Florida Judge Continues Whitewash of Siegelman Frame-up

By Andrew Kreig 

Andrew KreigA Florida federal judge has ruled that former Alabama Gov. Don Siegelman and his co-defendant have been treated so fairly that no one can reasonably suspect the appearance of bias. The decision by U.S. District Judge Robert L. Hinkle denied a hearing or other discovery on whether Siegelman’s trial judge should be recused. Hinkle thus continued the whitewash of the nation’s most notorious political prosecution of the decade.

Hinkle's decision absolving Chief U.S,. District Judge Mark E. Fuller of Alabama's Montgomery-based Middle District carries the veneer of independence and fairness. But Hinkle trivializes Fuller's mind-boggling irregularities and a judge's legal duty to avoid even the appearance of unfairness. Most important, Hinkle severely undermines public confidence in the judiciary when he protects his colleague Fuller from scrutiny regarding the fabulous sums Fuller has been making Frank M. Johnsonon the side while implementing the Bush administration's long jihad against Siegelman, his state's most prominent Democrat. Hinkle, a wealthy man with many investments, fails to see any potential conflict in Fuller's repeated, dubious rulings in favor of his Bush administration patrons while also being enriched by Bush contracts totaling $300 million to the judge's closely held company, Doss Aviation, Inc.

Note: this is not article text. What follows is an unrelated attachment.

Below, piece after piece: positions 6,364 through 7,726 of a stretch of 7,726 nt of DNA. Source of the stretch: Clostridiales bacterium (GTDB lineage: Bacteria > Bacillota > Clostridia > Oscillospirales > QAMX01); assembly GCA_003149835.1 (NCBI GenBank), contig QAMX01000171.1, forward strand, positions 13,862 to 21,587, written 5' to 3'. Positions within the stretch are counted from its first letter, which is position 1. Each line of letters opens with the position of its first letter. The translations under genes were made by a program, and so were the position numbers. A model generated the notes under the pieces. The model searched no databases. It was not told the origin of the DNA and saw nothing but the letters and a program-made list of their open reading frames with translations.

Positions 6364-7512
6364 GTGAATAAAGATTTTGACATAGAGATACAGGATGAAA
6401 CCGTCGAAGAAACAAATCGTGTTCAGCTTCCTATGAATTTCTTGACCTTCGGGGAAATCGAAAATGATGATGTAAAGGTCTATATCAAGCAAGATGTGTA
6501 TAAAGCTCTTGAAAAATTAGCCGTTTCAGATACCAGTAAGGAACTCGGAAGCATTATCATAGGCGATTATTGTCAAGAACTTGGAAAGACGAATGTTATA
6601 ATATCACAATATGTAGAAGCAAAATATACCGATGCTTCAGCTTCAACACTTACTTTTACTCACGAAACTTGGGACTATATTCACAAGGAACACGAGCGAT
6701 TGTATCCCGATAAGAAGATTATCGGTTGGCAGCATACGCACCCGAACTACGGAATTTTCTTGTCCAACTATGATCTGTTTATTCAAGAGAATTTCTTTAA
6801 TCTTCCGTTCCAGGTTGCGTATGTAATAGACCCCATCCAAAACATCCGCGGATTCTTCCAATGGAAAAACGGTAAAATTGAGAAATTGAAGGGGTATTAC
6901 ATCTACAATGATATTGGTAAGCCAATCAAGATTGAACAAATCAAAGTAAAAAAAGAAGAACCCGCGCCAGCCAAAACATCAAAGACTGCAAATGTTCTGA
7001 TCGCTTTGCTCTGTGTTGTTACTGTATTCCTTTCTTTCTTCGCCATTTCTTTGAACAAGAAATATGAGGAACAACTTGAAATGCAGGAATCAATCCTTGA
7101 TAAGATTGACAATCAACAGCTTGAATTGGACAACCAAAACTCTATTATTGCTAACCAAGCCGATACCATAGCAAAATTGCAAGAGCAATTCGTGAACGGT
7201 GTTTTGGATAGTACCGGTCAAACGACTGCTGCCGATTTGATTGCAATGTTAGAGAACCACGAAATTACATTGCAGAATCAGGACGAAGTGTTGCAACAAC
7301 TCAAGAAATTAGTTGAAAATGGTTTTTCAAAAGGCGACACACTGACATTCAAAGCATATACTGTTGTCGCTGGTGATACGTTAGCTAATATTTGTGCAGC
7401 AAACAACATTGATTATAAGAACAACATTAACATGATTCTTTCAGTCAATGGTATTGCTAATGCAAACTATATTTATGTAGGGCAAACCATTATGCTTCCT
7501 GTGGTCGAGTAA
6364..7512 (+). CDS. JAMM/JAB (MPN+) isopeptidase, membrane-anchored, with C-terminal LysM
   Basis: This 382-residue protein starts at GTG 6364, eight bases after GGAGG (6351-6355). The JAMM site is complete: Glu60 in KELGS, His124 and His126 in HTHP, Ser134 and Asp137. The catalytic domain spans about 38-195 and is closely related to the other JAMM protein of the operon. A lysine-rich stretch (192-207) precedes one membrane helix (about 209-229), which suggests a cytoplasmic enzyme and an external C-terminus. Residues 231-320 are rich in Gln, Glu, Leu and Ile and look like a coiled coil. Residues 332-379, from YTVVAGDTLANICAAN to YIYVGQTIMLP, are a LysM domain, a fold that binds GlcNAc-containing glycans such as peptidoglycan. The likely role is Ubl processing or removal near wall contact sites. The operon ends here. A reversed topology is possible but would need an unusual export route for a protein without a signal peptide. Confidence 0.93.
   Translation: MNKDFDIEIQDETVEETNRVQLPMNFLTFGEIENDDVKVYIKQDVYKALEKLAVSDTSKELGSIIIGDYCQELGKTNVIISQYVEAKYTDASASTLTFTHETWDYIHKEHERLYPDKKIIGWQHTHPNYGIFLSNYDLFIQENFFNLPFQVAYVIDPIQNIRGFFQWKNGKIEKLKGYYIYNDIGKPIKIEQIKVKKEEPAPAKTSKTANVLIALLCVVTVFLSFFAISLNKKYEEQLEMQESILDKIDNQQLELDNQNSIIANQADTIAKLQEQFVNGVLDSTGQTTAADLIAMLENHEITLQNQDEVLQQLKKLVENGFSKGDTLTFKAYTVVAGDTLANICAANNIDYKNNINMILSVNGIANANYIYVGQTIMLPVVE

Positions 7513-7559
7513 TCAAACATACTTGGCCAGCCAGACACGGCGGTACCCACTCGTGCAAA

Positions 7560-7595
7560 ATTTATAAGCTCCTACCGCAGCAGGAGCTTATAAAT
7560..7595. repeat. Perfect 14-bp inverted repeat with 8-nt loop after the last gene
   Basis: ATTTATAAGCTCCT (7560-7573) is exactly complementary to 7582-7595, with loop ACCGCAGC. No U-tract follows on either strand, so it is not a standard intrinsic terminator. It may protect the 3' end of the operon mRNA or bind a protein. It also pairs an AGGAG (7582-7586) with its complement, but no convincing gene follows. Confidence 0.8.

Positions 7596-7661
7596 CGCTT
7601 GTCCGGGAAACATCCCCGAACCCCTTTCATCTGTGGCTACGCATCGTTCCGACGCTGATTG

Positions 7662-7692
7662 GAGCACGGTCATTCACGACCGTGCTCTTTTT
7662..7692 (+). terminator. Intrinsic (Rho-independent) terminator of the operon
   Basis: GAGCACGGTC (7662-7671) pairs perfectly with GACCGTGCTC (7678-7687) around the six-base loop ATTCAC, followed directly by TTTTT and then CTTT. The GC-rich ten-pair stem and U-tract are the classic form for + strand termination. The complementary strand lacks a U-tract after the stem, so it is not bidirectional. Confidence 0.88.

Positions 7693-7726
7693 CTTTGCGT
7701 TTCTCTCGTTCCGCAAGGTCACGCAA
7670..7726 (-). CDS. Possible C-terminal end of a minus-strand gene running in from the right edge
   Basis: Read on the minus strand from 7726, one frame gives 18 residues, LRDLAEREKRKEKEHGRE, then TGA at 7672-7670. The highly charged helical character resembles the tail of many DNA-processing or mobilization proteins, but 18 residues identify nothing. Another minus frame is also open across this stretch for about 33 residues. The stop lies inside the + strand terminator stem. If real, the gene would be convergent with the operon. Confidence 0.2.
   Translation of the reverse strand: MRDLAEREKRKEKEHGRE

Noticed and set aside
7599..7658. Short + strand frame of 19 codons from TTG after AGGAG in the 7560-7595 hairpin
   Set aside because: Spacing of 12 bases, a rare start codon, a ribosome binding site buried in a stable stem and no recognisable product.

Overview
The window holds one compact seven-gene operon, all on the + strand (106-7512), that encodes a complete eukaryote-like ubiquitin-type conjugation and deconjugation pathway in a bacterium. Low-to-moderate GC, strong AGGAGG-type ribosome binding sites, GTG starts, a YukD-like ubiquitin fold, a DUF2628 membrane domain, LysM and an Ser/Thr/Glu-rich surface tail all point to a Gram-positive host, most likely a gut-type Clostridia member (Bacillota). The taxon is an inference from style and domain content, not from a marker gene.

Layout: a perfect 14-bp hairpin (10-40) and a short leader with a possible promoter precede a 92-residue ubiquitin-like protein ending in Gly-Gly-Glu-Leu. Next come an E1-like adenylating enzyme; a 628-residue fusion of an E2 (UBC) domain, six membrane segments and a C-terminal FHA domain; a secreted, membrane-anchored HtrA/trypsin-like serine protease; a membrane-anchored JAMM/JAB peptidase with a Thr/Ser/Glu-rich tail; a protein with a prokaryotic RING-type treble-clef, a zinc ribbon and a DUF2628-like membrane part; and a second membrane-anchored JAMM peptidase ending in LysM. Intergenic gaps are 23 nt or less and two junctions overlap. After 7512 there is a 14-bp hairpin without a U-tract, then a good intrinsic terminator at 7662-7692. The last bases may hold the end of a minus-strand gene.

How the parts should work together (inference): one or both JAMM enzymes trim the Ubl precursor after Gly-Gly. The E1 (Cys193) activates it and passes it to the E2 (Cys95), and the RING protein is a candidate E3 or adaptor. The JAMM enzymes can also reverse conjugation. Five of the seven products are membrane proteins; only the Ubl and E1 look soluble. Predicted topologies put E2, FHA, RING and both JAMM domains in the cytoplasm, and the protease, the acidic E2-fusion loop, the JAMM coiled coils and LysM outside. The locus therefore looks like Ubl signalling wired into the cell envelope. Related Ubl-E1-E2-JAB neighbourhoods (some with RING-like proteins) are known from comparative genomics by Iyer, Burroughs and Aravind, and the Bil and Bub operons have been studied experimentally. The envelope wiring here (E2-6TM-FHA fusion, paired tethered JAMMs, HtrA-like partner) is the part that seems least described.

Further, Hinkle was a substantial stockholder in another company, ChoicePoint -- exactly when ChoicePoint used despicable methods in 2008 to thwart a private detective’s researches into Fuller's Doss holdings. ChoicePoint, since acquired by Lexis-Nexis, is notorious for other reasons in Florida's state capital: At the request of Gov. Jeb Bush's administration, ChoicePoint furnished the state with flawed records that enabled the state government wrongly to remove thousands of African-American voters from eligibility to vote in 2000. This helped George W. Bush win the Presidency that year in disputed Florida vote returns with a reported margin of just several hundred votes. The 5-4 Bush v. Gore Supreme Court decision sealed the victory by forbidding Florida from continuing vote recounts.


To be sure, there's no way of knowing how much Hinkle knows about the operations of the companies in which he invests. He has declined to respond to my request for comment for this column, and to provide a photo and his 2010 financial disclosures covering the year 2009. Also, he probably doesn't know of all the wheeler-dealing described in this column and elsewhere by the independent press. As often in the cases we review, defense lawyers have been slow, timid and incomplete in presenting material to the court in compelling fashion about misconduct by judges and prosecutors.  Further, the collapse of the mainstream media as an effective watchdog on courts and other government operations ensures that Siegelman coverage, like most, is now little more than brief reports on official findings.